David is an independent consultant in the Washington DC metro area. He is a long time Java EE advocate, blogger, prolific author and speaker. We are proud to have him as a brand new addition to the committee this year. In the interview he shares his experience and expectations for the Java EE track this year.

On this note, I would like to make sure you know that the JavaOne content catalog is now already live with a few preliminary fairly obvious selections we were able to make. None of the sessions accepted at this stage are from Oracle speakers on our track. The folks that we selected early for acceptance include David Blevins, Jonathan Gallimore, Mohammed Taman, Rafael Benevides and Antoine Sabot-Durand. They will be talking about Java EE Connectors (JCA), Java EE 7 real world adoption, CDI and DeltaSpike. I would encourage you to check out all the early selections in the catalog. We are working to finalize the full catalog shortly.

I hope to see you at JavaOne. Do stay tuned for more interviews with committee members as well as some key speakers on our track.

Tuesday Jun 09, 2015

JSR 359: SIP Servlet 2.0

The reach of the Java EE Platform is not necessarily limited to 'traditional' Enterprise Applications. A good illustration of that is the SIP Servlet technology, which brings together the SIP programming model and the Java EE platform. SIP (Session Initiation Protocol) is a network signaling protocol, often used in the Telecommunication space, for creating and terminating sessions (e.g. VOIP sessions) with different participant(s).

A SIP Servlet is to SIP what a (traditional) Servlet is to HTTP, a server-side component managed by a container. A component developed using a Java API that interacts with clients by responding to incoming requests and returning corresponding responses. The SIP Servlet API (javax.servlet.sip) builds on the generic servlet API (javax.servlet) in much the same way as the HTTP Servlet API (javax.servlet.http) does. Given that, it is relatively easy to learn how to write SIP-based applications. A Converged Application is a (Telco oriented) application that spans multiple protocols (e.g. SIP, HTTP) and interfaces, such as Web, telephony, and other Java EE interfaces. A SIP container enables the development of applications that use SIP, HTTP Servlet API, and other Java EE APIs and components like JPA, JAX-RS, and messaging.

And like any major Java APIs, the SIP Servlet API is defined through the JCP.  The SIP Servlet specification has recently been updated, see JSR 359 here. To learn more about this, you might want to read the SIP Servlet Tutorial.

Friday Jun 05, 2015

Java EE 8 Roadmap Update

Java EE 8 was formally launched in September 2014 with the JCP’s unanimous approval of JSR 366 and our announcements at JavaOne.  At JavaOne 2014 we presented a summary of our areas of investigation for Java EE 8 during the Strategy Keynote, followed by numerous in-depth presentations on our intended work by the specification leads.  The goal that we set for ourselves then was to complete this work by JavaOne San Francisco 2016.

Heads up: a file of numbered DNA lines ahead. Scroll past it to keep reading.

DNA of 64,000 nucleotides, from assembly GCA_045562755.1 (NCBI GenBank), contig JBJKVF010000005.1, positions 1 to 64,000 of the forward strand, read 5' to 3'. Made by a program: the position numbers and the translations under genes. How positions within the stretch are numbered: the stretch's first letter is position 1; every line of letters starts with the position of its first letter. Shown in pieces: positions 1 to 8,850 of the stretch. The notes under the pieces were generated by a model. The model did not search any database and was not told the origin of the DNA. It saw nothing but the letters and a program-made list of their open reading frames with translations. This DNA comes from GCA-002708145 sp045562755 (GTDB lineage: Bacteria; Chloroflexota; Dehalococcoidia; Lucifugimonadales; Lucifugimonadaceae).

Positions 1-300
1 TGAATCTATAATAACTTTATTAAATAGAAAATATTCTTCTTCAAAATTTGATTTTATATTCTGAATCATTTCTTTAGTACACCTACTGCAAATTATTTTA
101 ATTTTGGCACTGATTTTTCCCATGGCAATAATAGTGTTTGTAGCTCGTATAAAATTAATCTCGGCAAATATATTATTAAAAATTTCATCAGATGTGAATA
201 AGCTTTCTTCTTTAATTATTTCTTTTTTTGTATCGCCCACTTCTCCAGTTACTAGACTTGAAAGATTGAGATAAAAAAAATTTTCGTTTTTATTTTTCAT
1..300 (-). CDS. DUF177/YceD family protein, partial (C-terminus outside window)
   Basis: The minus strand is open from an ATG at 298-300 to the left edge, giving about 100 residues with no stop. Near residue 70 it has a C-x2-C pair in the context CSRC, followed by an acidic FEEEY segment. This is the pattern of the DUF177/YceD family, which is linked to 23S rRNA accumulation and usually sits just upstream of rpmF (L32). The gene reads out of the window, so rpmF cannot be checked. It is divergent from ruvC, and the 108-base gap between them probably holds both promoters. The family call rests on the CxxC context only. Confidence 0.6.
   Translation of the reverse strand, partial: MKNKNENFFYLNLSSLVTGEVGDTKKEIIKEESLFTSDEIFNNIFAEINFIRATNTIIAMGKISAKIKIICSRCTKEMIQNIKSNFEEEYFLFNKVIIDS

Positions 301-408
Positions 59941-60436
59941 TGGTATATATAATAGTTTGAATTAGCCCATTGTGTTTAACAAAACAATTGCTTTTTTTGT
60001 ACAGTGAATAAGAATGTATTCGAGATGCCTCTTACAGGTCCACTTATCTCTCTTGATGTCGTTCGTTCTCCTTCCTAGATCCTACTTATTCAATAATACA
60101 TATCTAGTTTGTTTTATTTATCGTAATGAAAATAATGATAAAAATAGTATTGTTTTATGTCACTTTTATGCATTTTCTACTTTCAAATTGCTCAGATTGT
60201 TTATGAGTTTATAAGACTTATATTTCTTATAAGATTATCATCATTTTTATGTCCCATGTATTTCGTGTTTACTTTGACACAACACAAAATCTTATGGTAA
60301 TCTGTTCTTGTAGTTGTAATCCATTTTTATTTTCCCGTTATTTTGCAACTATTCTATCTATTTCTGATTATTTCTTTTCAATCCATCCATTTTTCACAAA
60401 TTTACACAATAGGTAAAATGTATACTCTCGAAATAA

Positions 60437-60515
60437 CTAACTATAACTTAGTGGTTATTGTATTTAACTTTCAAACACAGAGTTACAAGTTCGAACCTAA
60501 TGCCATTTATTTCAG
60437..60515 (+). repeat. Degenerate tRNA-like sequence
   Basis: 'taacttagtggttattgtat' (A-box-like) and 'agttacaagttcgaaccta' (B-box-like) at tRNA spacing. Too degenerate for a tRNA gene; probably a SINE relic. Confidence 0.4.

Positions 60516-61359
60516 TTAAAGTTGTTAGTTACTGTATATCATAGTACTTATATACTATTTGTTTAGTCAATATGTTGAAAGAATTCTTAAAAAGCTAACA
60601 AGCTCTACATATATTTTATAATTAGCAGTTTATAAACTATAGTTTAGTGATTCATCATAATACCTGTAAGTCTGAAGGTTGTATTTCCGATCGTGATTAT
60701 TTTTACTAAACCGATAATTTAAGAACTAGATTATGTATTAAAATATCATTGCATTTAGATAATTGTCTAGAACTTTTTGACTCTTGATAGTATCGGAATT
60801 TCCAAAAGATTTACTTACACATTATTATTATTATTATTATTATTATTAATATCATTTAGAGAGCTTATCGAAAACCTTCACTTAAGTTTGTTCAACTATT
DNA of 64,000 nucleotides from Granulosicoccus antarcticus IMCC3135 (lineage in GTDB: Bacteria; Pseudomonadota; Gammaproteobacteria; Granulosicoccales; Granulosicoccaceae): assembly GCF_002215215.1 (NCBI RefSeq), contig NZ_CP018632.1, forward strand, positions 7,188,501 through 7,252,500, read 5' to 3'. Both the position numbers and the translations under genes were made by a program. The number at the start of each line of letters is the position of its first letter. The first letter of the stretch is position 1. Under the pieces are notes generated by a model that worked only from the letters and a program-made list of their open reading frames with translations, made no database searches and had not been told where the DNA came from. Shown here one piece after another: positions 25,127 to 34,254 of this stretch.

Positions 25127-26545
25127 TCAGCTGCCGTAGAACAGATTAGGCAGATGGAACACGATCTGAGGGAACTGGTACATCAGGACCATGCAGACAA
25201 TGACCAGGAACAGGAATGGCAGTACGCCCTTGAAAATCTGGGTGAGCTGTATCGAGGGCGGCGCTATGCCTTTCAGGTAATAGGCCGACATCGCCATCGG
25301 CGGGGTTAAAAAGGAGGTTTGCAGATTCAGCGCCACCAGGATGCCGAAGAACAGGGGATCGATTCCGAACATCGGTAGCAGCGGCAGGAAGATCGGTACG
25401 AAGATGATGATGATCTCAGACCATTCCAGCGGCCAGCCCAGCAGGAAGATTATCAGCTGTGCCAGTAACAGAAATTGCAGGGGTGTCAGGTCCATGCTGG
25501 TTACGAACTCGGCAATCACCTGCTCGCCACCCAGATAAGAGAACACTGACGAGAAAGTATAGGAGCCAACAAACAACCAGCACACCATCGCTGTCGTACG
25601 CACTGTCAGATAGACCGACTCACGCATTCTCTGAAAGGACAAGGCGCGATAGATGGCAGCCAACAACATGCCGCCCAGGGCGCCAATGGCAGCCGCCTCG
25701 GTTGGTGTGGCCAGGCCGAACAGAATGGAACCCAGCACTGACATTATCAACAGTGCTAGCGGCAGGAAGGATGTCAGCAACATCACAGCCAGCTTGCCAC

Although we all like to do (and hear) big things at JavaOne, the various latencies involved in launching expert groups as well as the other demands on the time of our spec leads has resulted in the date being pushed out a bit. We are strongly committed to transparency in our work on the Java EE Platform.  We are therefore publicly announcing that we are now changing our target time frame for the completion of this work to the first half of 2017.  We will be updating the target dates for the JSRs under the Java EE umbrella to reflect this change.

As a result of this shift, there is now more time and opportunity for YOU to get involved.  For example, the MVC  1.0 JSR has published their Early Draft Review, and the Java EE Security JSR will soon follow. We continue to encourage developers to track JSRs and provide feedback by viewing the individual JSR mailing lists, wikis, and download and try out early Java EE 8 reference implementation builds.  We've already seen a lot of interest not only in Java EE 8 features, but also in participation.  Many JUGs have been involved in adopting Java EE 8 and related JSRs, including the CJUGMorocco JUG, and a host of others.  Companies and individuals can get involved as well. For example, Serli, with a host of expertise in Java development, have contributed Application Versioning to GlassFish in the past, and are now signing up to contribute to the MVC reference implementation.

Start here and help define the future of Java EE! 

Friday May 29, 2015

Meet the JavaOne Java EE Track Committee: Markus Eisele

This is the first in a series of interviews for you to meet some of the committee members for the JavaOne 2015 Java EE track. The committee plays the most important part in determining the content for JavaOne. These good folks really deserve recognition as most of them devote many hours of their time helping move JavaOne forward, often as volunteers. If JavaOne matters to you, these are folks you should know about.

This first interview is with Markus Eisele. If you are having trouble seeing the embedded video below it is available here.